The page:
Indian Child Welfare Act
Having endured the boarding school years, where children were taken far from their families and placed in schools designed to strip them of their culture, the continuation of Native child adoption by non-Indian families proved one of the direst issues facing tribal communities by the 1970’s. For generations, Indian families lost their children to federal agents, who, at their discretion, determined Indian families to be too “incompetent” to properly raise their children. This trend persisted well into the 1950’s and 60’s, with agencies decidedly against Indian children growing up within in their communities. By 1969, the rate of Indian child separation had increased significantly. The problem grew so severe that independent surveys were taken to determine the full extent of the Indian child adoption problem.
Within five years of these surveys, the Senate held a hearing on the state of Indian child welfare in 1974 where testimonies asserted that between 25 and 35 percent of all Indian children had been separated, and that 85 percent of them were rehoused with non-Indian families. By 1977, the Senate Select Subcommittee on Indian Affairs pushed for legislation to address the issue resulting in the passage of the Child Indian Welfare Act on November 8th, 1978. The act requires tribes be notified if an enrolled child is taken from their parents. Tribes then try to rehouse children with their relatives within their community to make sure a stable connection between family and community is maintained. Today, the Citizen Potawatomi Nation’s Indian Child Welfare Department assists CPN children throughout the United States with help from local agencies and tribal law enforcement, ensuring the next generation of Citizen Potawatomi children can remain connected to their people.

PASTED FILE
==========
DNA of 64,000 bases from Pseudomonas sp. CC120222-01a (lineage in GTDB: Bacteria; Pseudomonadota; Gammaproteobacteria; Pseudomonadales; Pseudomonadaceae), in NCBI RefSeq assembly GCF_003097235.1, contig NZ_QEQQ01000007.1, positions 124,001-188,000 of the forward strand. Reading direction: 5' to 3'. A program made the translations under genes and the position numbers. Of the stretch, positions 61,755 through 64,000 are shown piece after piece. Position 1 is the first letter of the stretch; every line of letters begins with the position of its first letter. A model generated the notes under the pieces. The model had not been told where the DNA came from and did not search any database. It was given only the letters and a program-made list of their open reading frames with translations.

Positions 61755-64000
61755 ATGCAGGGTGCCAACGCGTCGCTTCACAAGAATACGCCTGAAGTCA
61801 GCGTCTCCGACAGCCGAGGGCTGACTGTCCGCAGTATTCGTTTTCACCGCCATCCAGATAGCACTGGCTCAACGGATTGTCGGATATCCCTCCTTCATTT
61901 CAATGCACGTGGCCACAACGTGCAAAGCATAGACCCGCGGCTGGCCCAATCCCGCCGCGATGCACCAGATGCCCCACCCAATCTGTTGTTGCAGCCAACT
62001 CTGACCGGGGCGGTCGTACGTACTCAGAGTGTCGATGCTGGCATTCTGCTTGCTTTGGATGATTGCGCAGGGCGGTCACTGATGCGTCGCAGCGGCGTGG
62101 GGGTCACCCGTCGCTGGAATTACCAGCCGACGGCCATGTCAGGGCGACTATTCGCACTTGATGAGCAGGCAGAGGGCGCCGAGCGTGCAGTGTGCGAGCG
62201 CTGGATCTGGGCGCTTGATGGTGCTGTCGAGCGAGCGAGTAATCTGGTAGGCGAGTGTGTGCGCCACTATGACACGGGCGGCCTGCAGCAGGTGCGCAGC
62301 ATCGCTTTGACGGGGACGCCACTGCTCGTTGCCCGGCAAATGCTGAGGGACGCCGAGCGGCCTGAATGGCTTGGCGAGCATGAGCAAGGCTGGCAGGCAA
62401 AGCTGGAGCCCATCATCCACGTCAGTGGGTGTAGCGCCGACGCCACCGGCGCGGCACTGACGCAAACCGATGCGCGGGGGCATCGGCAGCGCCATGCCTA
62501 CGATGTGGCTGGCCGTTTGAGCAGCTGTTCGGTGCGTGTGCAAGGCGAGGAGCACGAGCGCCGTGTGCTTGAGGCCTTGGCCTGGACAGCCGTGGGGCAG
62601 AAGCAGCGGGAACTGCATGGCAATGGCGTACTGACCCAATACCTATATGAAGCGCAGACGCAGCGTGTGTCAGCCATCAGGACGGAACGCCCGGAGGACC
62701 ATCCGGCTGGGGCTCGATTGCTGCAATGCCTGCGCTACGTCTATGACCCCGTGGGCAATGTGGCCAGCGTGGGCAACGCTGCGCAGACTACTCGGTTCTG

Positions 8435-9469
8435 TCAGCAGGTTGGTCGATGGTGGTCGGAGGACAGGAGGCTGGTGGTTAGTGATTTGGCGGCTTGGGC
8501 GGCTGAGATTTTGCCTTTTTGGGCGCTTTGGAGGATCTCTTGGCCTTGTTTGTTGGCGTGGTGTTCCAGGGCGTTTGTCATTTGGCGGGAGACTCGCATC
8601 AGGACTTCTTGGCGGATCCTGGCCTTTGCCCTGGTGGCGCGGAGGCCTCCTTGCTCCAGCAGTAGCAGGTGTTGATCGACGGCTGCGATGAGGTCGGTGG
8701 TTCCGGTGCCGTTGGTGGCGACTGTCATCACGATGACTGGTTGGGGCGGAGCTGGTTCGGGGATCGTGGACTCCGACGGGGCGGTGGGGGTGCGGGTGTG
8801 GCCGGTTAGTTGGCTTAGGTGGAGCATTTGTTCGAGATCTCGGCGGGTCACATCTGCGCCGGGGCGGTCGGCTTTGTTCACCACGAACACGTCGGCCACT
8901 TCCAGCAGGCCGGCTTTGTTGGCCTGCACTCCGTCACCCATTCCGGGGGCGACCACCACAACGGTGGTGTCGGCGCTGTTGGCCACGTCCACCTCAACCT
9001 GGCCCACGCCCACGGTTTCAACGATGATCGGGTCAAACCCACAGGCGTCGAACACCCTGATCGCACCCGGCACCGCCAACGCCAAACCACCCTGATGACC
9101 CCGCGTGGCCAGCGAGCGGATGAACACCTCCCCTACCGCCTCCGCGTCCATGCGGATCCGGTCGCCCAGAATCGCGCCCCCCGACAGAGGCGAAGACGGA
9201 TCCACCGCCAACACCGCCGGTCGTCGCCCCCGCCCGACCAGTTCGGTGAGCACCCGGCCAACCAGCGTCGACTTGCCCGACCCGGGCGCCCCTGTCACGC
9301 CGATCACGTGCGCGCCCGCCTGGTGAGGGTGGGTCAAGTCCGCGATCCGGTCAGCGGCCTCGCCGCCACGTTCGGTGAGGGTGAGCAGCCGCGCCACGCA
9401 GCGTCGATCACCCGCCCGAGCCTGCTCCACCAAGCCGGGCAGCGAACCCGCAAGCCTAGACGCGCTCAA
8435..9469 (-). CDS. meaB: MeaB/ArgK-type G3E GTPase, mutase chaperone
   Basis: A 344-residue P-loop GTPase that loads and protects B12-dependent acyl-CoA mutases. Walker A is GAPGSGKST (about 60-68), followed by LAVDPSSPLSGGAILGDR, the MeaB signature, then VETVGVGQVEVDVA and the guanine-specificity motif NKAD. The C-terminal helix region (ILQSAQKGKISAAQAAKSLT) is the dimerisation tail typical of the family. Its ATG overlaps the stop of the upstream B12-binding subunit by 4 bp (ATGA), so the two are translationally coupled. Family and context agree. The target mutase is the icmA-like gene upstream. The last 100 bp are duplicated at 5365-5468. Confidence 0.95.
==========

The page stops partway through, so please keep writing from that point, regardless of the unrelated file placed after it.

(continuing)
Book & Articles:
- Prucha, Francis Paul. The Great Father: The United States Government and the American Indians. University of Nebraska Press, 1995.
- “Truth The Only Option In Indian Child Welfare Mission For Janet Draper.” Hownikan . November 1, 2018. https://www.potawatomi.org/blog/2018/11/01/truth-the-only-option-in-indian-child-welfare-mission-for-janet-draper/.
- “FireLodge Children & Family Services.” Potawatomi.org, April 30, 2021. https://www.potawatomi.org/blog/service/firelodge/.